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The lessons of Spain

This article appears in the latest issue of the IBMT Magazine (issue 2-2017), which IBMT members receive in the post. Non-members have to wait until another issue is published before the previous issue is posted on this website. The article was written in 1975 by International Brigader Frank Farr, then living in London, though previously from Leicester. Unpublished until now, it is in the IBMT Archive at the Marx Memorial Library in London. Farr’s papers, including a diary of his time in Spain, were donated to the Trust in 2016 by his family. His article appears to have been written with the intention of it being published in Philip Toynbee’s ‘The Distant Drum’, a collection of memoirs about the Spanish Civil War that was published in 1976.

To those of us who came back from Spain at the end of that war to be involved only months later in World War II, the whistle of bullets and the crash of bombs were easily forgotten.

Spain was a low-key war of meagre armament compared with what came later and our memories of it are more of people and politics than battlefields. I went out early, in 1936 with the first British ambulance unit, and came back finally more than two years later with the British Battalion of the XVth International Brigade. When I went we were confident of victory against Franco’s army rebellion; when I returned we all knew that the war was lost. But the experiences in between led not so much to disillusionment as to a realistic awareness of what was militarily and politically possible.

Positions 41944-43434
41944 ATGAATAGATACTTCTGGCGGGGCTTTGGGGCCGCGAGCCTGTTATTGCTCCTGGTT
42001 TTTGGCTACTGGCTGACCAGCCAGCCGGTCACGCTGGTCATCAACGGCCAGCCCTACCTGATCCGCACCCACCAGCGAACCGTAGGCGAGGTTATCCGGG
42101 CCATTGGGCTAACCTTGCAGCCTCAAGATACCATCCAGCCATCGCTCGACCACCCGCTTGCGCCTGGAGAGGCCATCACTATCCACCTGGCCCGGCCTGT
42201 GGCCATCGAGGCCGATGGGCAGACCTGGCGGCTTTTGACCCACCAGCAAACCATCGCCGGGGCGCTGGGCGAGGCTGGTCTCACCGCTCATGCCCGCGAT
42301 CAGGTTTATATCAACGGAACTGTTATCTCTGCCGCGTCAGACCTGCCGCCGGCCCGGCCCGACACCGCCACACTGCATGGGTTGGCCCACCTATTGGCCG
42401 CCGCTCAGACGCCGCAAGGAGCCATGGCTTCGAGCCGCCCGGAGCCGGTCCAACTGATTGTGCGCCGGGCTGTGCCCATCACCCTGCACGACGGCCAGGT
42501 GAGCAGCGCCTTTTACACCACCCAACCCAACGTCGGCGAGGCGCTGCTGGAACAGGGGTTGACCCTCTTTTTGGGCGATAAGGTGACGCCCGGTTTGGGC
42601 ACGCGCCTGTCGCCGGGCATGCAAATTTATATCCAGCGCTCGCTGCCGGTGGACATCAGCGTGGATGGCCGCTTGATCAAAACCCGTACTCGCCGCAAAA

Never before has there been such international unity in a single cause. Men of 50 nations made their way to Spain just to take a hand in someone else’s war. Although mainly of the political left, there were men of all parties and none among the volunteers on the Republican side. Only a handful of committed fascists supported Franco in the field, except from the interventionist German and Italian forces.

When I arrived at the Aragon front with the first ambulance unit the line was held by volunteer militia units. They were organised into ‘centurias’ of 100 men each and commanded by centurians elected from their ranks. Everything was idealistically democratic and tactical decisions were taken by rank and file vote after endless discussions.

Frank Farr (centre) in Spain with unidentified companions.

On one occasion when rain turned our crude trenches into muddy ditches, the Spanish centuria on the right flank of the sector voted themselves out of the mud and back to the comparative comfort of the village behind us. The German centuria on their left woke up in the morning to find their flank completely exposed. If the fascists facing us had known, they could have walked right through the lines without hindrance.